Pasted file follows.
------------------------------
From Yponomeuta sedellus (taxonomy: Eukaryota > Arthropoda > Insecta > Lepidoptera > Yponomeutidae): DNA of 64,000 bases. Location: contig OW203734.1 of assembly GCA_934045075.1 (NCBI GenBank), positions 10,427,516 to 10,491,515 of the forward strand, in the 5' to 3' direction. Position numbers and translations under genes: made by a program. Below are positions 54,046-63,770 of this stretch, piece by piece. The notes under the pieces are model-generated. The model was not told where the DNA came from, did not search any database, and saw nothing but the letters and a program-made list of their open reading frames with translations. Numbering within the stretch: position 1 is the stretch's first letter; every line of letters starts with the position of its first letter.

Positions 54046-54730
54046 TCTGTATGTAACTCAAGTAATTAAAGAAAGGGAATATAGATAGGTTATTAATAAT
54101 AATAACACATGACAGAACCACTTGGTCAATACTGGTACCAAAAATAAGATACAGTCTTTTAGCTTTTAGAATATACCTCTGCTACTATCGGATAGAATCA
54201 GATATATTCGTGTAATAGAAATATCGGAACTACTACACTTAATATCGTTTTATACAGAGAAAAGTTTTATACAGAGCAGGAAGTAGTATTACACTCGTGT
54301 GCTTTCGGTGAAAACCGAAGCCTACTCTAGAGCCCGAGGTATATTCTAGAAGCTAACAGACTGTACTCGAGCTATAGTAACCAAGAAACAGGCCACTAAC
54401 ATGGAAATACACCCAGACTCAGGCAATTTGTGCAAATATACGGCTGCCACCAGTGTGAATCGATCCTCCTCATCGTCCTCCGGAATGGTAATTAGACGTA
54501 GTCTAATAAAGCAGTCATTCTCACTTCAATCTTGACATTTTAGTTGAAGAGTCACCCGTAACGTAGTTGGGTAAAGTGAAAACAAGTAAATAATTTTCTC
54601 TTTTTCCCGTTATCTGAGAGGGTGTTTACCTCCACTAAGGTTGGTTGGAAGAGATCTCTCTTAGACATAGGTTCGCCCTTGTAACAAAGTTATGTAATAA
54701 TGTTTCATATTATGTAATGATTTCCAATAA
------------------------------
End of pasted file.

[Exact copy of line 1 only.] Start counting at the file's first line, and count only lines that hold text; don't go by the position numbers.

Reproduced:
From Yponomeuta sedellus (taxonomy: Eukaryota > Arthropoda > Insecta > Lepidoptera > Yponomeutidae): DNA of 64,000 bases. Location: contig OW203734.1 of assembly GCA_934045075.1 (NCBI GenBank), positions 10,427,516 to 10,491,515 of the forward strand, in the 5' to 3' direction. Position numbers and translations under genes: made by a program. Below are positions 54,046-63,770 of this stretch, piece by piece. The notes under the pieces are model-generated. The model was not told where the DNA came from, did not search any database, and saw nothing but the letters and a program-made list of their open reading frames with translations. Numbering within the stretch: position 1 is the stretch's first letter; every line of letters starts with the position of its first letter.